Renowned biblical scholar W.E. Vine described the departure from the New Testament plan for church leadership as follows:

The course of departure from apostolic teaching and precept is easily traceable. Human pride and rivalry, a struggle for ascendancy and power, early produced a class of ecclesiastical officials who obtained their position in a manner very different from what is set forth in Scripture. The case of Diotrephes (3 John 9) provides an illustration.

The method was adopted, too, of electing church officials by vote. Hence the popular or the strong man obtained the coveted position. Dependence on the Spirit of God and the recognition of the evidences of His operation gave place to officialism and formality. The evil spread gradually but surely, and eventually became general.”

[The Church and the Churches, chp. 11]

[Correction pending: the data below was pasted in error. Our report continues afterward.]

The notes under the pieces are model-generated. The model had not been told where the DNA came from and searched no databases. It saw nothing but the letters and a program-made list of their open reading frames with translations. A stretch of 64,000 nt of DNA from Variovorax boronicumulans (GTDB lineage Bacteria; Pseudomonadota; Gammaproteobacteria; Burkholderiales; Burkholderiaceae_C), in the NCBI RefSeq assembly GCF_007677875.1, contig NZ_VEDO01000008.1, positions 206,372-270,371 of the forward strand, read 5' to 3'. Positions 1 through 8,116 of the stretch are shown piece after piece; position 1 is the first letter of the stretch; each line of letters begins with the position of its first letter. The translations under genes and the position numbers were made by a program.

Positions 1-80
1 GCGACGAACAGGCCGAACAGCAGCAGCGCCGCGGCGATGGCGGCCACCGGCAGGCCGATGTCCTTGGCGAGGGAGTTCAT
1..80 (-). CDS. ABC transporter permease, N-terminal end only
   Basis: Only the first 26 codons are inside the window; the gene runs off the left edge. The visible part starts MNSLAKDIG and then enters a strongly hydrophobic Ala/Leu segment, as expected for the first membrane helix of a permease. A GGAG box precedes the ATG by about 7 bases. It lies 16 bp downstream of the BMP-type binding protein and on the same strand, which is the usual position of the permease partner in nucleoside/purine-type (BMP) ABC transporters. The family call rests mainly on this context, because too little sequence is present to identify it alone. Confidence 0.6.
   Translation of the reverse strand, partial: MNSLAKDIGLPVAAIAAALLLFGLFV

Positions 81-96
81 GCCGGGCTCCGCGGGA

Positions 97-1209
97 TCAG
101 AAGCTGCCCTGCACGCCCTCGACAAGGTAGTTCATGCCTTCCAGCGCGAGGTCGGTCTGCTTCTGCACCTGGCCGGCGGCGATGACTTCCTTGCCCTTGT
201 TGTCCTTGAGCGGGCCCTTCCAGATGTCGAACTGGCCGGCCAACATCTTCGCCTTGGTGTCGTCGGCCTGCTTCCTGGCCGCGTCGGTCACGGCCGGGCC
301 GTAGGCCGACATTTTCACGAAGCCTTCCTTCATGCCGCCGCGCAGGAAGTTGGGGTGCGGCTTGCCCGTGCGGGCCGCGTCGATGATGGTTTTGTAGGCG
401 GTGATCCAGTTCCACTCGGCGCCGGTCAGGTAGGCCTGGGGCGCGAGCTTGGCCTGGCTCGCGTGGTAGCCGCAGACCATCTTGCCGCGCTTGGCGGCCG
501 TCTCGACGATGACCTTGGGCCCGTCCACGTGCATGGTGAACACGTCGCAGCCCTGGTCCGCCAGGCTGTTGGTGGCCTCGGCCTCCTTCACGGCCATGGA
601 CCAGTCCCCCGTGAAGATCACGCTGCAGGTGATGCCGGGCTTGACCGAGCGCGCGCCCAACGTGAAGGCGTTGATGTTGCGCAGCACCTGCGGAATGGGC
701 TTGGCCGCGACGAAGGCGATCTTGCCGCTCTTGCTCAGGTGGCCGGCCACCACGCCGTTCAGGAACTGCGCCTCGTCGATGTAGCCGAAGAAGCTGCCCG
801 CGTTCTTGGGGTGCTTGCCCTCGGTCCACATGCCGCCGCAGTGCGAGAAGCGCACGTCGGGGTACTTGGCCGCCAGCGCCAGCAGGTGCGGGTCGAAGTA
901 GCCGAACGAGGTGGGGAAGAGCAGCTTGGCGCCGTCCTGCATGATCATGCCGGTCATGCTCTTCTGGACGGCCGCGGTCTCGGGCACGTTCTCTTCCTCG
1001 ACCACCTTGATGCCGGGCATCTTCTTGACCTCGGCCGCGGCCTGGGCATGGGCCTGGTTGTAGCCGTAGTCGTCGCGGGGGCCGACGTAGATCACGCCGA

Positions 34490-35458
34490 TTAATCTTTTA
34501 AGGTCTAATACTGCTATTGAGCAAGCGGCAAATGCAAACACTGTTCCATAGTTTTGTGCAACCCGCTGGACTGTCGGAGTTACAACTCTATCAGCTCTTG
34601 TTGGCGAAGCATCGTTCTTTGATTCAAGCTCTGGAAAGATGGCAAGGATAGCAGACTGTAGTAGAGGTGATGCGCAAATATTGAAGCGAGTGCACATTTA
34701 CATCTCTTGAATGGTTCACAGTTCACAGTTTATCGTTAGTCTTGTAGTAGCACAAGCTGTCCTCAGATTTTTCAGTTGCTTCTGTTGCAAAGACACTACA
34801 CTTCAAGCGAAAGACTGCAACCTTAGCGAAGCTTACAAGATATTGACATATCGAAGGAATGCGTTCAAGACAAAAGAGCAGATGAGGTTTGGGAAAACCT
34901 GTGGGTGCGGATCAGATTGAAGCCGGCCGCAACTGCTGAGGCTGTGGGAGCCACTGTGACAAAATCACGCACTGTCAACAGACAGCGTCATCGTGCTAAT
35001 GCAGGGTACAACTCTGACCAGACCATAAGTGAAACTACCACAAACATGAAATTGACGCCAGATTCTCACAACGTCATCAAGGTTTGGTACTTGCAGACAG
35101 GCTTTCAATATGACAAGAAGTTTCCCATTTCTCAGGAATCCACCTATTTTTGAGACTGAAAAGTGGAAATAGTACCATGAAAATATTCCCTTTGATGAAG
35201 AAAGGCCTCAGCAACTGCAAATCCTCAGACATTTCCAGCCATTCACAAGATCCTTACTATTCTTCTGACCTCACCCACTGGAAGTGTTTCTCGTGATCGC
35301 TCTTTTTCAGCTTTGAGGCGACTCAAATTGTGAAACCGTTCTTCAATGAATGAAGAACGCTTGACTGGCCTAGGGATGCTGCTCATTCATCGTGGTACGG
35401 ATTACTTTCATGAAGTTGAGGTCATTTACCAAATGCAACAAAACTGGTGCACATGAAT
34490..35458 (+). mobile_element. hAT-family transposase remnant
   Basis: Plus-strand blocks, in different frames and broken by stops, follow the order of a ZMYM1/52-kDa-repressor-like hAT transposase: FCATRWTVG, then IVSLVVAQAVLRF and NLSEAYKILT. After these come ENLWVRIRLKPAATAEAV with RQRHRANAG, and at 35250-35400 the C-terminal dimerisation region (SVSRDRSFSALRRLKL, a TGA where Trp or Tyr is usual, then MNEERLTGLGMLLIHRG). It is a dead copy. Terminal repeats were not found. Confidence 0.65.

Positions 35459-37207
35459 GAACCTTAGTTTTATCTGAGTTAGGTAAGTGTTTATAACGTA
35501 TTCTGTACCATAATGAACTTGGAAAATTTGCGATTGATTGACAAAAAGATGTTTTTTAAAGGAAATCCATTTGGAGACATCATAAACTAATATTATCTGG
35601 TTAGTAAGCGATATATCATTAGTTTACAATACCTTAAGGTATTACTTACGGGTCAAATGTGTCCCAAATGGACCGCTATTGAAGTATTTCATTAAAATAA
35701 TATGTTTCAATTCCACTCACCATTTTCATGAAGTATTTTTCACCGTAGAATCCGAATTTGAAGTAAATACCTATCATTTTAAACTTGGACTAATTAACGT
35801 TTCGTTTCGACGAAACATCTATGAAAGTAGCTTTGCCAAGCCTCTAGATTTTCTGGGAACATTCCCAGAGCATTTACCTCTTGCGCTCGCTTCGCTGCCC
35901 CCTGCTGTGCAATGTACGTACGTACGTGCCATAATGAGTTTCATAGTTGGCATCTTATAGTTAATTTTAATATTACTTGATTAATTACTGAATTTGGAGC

Remarkably, Christians through the centuries have either ignored or overlooked biblical teaching that focuses on the pattern of New Testament (1st century) church leadership. As a result, a flawed leadership model based primarily on tradition instead of biblical truth has been perpetuated.


Those accepting the concept of a sole human leader over a church assume that its theological and historical roots are grounded in Scripture. They sometimes point to Bible passages to support their claim. The arguments they make, however, fail on many fronts. [Some of these arguments follow, along with biblically based refutations, courtesy of Bo Salisbury who wrote the following in an elders’ internet forum in the late 1990s. The following was also part of Apologetic on Biblical Eldership, a work by Mr. Salisbury that is no longer in print.]